In part 1 of our series on vetting an idea for marketability, LapWorks owner Jose Calero discussed his background an an entrepreneur and laid the groundwork for the first set of his 8 steps. Today, we start with the first four!
Step #1 – STAY CALM AND THINK CLEARLY. The next time a great product idea pops into your head, the first thing to do is stop! Calm down, take a deep breath and try to remove the emotion from your thinking. Emotions cloud our thinking and prevent us, even the smartest of us, from thinking rationally. So settle down and look at the opportunity in a cold and calculating way. Remember, stay emotionally distant or divested from the new idea.
Step #2 – DON’T USE AN INVENTOR’S SERVICE. Almost all of the tragic stories I hear revolve around those people who used an Inventor’s Service. Don’t use an inventor’s service – they’re all the same and out for one thing only . . . your money. Their fees are outrageous and they exist like vultures looking for those who are weak and helpless. Don’t trust them, don’t engage them, don’t give them an opportunity to get in. They’ll rip you off the very first chance they get and the longer you stay involved with them the more they’ll take from you.
Step #3 – WHO IS YOUR TARGET CUSTOMER? Before you invest any money or make any prototypes you have to first determine who your customer is. Don’t try to figure out how often they will buy or reorder your product. Just try to get as firm a number as possible through this research step. This will give you an idea of the size of your market. For example, we make accessory products for the laptop computer market. So who is my target market? Folks who use notebooks computers. We know from various sources there are over 125,000,000 notebooks in use in the world with 60% of them located in the U.S. alone. We know that last year the industry shipped over 70,000,000 notebooks worldwide. (Unfortunately we don’t know how many of those units are for new users vs. replacement units.) The information is out there – you just need to find it.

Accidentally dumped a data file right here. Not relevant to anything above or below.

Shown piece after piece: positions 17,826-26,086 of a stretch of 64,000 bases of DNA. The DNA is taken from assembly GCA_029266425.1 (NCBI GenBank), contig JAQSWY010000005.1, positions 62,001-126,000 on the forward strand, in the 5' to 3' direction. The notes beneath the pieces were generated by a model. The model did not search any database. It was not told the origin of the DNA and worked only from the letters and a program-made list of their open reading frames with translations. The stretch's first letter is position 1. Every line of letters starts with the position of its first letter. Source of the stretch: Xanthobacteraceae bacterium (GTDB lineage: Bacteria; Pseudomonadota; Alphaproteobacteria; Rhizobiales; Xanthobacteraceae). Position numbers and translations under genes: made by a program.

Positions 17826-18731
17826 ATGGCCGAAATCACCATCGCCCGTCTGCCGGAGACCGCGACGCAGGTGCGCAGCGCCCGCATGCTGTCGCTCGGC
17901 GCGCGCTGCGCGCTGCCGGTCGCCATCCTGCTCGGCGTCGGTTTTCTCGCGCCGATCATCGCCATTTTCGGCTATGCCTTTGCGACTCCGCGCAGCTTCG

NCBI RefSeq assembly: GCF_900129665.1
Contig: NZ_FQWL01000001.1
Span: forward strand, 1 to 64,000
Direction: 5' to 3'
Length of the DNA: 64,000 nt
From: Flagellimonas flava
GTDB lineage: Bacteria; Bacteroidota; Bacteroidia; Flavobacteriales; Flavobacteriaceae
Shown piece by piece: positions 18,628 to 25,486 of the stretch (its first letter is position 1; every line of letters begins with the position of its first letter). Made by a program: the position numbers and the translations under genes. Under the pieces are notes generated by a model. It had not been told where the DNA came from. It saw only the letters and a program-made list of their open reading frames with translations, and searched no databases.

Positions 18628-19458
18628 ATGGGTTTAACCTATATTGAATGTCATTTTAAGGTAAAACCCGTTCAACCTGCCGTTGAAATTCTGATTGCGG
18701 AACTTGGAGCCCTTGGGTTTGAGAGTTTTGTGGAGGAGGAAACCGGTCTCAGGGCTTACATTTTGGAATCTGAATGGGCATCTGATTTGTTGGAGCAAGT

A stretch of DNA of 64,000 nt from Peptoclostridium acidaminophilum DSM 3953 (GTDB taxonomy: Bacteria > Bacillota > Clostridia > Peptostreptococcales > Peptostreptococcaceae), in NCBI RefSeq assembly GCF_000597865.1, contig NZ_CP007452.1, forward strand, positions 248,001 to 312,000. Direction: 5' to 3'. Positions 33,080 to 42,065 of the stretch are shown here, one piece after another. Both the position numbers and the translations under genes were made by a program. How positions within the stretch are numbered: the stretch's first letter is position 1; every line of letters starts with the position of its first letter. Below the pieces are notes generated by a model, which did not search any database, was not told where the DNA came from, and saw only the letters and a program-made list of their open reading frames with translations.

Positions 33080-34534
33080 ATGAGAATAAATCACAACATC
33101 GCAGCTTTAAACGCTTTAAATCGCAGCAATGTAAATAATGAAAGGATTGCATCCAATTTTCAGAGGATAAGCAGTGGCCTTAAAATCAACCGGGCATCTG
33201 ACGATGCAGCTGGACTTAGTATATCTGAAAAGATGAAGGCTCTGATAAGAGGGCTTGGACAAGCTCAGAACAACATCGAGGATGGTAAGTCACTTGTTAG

Step #4 – MAKE A PROTOTYPE. Once you identify your target market, you need a prototype in order to show it to your target audience. If it is a service business, make a Power Point presentation to explain it. If it’s a product, make an inexpensive prototype - and the emphasis in on “inexpensive”. When I made my first prototype of a Laptop Desk, I made it out of 12” x 12” x 1/8” aluminum sheets that I cut to shape with a jig saw. Then I added a hinge and covered it with that no-slip gritty material with adhesive on one side and voila! Instant and inexpensive prototype. Obviously not all products are as simple as a Laptop Desk so if your invention is a lot more complicated, then produce some engineered drawings of the product in order to show that it will work.
Come back soon for the next set of tips on becoming an entrepreneur from Jose!